We arrived here yesterday about noon with one regiment from Suffolk, one from Essex, one from Middlesex, and one from Worcester, with three companies of artillery, a corps of horse, and a volunteer corps under the command of Colonel Baldwin; the other company of artillery with the other regiment from Middlesex and another from Worcester which were as a cover to our stores arrived about eight o'clock in the evening. On my arrival, I found that Shays had taken a post at a little village six miles north of this, with the whole force under his immediate command, and that Day had taken post in West Springfield, and that he had fixed a guard at the ferry house on the west side of the river, and that he had a guard at the bridge over Agawam river. By this disposition all communication from the north and west in the usual paths was cut off.
From a consideration of this insult on Government, that by an early move we should instantly convince the insurgents of its ability and determination speedily to disperse them; that we wanted the houses occupied by these men to cover our own troops; that General Patterson was on his march to join us, which to obstruct was an object with them; that a successful movement would give spirits to the troops; that it would be so was reduced to as great a certainty, as can be had in operations of this kind; from these considerations, Sir, with many others, I was induced to order the troops under arms at three o'clock in the afternoon, although the most of them had been so from one in the morning.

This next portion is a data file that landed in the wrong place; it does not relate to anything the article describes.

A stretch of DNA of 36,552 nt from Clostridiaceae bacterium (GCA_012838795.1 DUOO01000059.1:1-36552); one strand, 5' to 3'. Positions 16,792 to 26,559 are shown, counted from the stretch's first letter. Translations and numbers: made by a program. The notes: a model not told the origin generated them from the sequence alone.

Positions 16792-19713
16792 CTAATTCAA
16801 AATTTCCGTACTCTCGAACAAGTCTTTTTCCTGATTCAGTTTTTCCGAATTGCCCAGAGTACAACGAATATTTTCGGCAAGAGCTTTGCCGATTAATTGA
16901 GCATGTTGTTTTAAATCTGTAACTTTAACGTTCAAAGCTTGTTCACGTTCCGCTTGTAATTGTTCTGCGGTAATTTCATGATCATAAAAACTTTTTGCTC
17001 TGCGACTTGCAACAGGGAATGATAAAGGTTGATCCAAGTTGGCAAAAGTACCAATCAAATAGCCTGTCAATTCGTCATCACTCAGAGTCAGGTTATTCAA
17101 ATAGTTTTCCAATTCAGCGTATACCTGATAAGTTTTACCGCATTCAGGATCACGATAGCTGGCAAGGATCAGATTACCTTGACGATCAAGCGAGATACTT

We moved about half after three, and crossed the river upon the ice, with the four regiments; four pieces of artillery; the light horse, and the troops of this division, under General Shepard moved up the river on the ice, with an intention to fall in between Shays who was on the east side of the river, and Day on the west, and to prevent a junction as well as to cut off Day's retreat. We supposed that we should hereby encircle him with a force so superior that he would not dare to fire upon us which would effectually prevent bloodshed, as our troops were enjoined in the most positive manner not to fire without orders. The moment we showed ourselves upon the river the guard at the ferry house turned out and left the pass open to us. They made a little show of force for a minute or two near the meeting house, and then retired in the utmost confusion and disorder. Our horse met them at the west end of the village, but the insurgents found means by crossing the fields and taking to the woods to escape them; some were taken who are aggravatedly guilty, but not the most so.
The next news we had of them, was by an express from Northampton, that part of them arrived in the south end of their town about eleven o'clock. Shays also in a very precipitate manner left his post a[t] Chickabee, and some time in the night passed through South Hadley, on his way to Amherst.
As soon as our men are refreshed this morning, we shall move northward, leaving General Shepard here as a cover to the magazines; perhaps we may overtake Shays and his party, we shall do it, unless they disperse. If they disperse, I shall cover the troops in some convenient place, and carry on our operations in a very different way.
Reprinted from The Massachusetts Archives, 190, 317-320.